From Professor Constable’s perspective, Switzerland’s success in innovation, that has won her the No. 1 spot on the World Intellectual Property Organisation’s (WIPO’s) Global Innovation Index for 12 years in a row, could be attributed fully to collaboration. He said his own University of Basel had optimised the opportunities presented by its location in the city of Basel, home to 700 life sciences companies with a 32,000-strong workforce. Basel also hosts 200 research institutes and spends 15% of its GDP on research and development.   These attributes have seen the city of Basel leading her European counterparts in pharmaceuticals, chemistry, bio and medical technology, agronomy, nanotechnology and cosmetics.

Good lessons learnt

Professor Constable admitted that his country had had its fair share of learnings along the way. Notwithstanding her history of good scientific research output, back in 2008, Switzerland was choking from the Valley of Death syndrome, where innovative research results were shelved away and not translating into market solutions. There was little to no engagement between researchers and industry, and none of the players on either side understood how to bridge the communication gap.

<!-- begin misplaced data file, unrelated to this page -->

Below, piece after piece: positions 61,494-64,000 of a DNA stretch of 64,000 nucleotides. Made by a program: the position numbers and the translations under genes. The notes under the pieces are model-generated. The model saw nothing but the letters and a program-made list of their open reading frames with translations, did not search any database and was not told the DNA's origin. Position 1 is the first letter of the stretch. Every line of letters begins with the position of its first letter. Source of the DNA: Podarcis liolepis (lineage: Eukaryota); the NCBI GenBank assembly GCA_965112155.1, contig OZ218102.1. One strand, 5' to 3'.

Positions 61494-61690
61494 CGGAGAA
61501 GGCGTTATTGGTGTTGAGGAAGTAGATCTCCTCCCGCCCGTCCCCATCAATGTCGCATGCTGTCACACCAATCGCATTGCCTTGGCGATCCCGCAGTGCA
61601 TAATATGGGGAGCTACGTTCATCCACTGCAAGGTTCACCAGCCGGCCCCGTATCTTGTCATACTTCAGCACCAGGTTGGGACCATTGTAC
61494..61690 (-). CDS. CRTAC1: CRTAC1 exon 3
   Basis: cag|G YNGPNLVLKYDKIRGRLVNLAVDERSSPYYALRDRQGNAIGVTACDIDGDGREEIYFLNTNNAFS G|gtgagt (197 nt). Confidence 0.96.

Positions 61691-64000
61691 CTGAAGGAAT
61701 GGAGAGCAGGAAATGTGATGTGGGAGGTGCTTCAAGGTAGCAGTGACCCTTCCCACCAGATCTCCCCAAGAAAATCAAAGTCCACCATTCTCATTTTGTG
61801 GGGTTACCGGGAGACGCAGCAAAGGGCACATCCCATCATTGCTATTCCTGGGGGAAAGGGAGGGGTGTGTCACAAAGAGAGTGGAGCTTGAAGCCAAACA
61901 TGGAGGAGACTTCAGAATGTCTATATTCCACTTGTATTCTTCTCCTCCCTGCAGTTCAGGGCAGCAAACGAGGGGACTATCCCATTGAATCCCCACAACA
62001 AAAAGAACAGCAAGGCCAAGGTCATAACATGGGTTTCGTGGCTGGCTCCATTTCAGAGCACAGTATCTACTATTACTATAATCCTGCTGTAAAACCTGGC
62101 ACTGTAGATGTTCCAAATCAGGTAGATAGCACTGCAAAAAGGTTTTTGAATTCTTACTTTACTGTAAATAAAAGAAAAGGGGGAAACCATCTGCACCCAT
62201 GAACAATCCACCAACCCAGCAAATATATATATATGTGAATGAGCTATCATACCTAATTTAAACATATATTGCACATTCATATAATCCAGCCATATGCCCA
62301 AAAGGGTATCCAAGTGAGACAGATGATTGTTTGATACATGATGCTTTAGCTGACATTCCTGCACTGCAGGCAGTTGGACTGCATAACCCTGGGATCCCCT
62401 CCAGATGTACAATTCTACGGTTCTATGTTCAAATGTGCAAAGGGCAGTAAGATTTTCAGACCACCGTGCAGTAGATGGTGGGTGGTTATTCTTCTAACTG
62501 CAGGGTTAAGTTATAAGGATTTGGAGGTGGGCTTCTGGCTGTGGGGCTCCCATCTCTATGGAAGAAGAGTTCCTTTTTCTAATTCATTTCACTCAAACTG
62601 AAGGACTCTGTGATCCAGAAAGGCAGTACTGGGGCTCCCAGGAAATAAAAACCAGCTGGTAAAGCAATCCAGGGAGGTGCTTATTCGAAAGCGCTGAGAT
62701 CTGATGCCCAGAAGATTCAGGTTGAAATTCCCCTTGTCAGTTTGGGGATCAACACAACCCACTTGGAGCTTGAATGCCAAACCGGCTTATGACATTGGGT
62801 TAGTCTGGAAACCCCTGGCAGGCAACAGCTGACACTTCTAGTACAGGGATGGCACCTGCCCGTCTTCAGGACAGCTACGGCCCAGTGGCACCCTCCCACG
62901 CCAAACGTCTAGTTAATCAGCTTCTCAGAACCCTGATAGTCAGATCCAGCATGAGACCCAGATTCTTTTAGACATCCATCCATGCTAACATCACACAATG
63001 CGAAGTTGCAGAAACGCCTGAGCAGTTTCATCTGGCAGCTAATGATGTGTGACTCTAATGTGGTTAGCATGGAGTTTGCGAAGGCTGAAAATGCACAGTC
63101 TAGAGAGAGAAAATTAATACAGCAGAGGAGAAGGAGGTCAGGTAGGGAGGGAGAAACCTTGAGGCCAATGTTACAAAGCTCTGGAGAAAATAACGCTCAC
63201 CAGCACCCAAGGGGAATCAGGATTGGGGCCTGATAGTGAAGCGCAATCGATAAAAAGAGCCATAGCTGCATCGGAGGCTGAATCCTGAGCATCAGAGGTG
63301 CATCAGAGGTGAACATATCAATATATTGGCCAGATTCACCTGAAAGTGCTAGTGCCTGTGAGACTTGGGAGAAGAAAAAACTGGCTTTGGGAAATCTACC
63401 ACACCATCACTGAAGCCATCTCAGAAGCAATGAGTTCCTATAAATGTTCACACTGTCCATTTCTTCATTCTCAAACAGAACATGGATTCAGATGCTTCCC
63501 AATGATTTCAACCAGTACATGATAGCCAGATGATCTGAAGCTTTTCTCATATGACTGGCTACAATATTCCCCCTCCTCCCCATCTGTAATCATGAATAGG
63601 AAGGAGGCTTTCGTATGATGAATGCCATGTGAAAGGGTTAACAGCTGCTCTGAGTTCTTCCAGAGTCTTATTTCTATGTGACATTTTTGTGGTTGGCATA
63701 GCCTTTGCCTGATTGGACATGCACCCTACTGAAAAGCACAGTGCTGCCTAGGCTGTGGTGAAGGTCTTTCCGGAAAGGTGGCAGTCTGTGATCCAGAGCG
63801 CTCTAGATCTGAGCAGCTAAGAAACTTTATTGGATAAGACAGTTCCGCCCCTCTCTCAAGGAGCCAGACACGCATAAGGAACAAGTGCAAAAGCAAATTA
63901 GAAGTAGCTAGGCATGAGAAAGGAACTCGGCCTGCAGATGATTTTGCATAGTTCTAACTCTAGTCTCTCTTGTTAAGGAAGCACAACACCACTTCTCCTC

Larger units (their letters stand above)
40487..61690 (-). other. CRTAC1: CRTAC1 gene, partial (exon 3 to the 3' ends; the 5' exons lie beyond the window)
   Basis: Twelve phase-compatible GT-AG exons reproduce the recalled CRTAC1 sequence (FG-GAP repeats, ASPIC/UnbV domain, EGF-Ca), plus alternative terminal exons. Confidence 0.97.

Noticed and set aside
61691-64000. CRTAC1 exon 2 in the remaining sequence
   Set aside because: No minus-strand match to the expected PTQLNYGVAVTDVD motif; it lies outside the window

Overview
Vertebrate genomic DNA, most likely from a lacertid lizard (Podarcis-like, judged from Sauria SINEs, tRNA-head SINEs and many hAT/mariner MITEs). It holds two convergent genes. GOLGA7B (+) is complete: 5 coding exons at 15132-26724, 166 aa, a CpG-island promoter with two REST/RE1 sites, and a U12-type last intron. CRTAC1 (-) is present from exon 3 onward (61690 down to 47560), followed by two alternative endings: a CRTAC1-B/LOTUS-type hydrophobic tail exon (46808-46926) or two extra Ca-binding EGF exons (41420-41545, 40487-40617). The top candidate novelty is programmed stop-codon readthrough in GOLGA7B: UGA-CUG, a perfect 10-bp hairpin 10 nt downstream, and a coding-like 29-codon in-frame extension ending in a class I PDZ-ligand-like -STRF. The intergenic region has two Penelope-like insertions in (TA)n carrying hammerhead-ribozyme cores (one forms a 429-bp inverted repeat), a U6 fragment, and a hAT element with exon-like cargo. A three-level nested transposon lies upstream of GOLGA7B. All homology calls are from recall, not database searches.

Even bigger challenges became evident as researchers displayed good ideas and results but also had unrealistic expectations. Researchers had no commercial experience and very rarely made good CEOs. Industry partners, on the other hand, were often innovation averse and conservative. There was little appetite to finance the commercialisation of research results as both researchers and industry partners were not inclined to take risks. Universities, researchers, and industry also showed unreasonable expectations regarding IP (as every player claimed ownership of the IP).

Do not try to do it all, yourself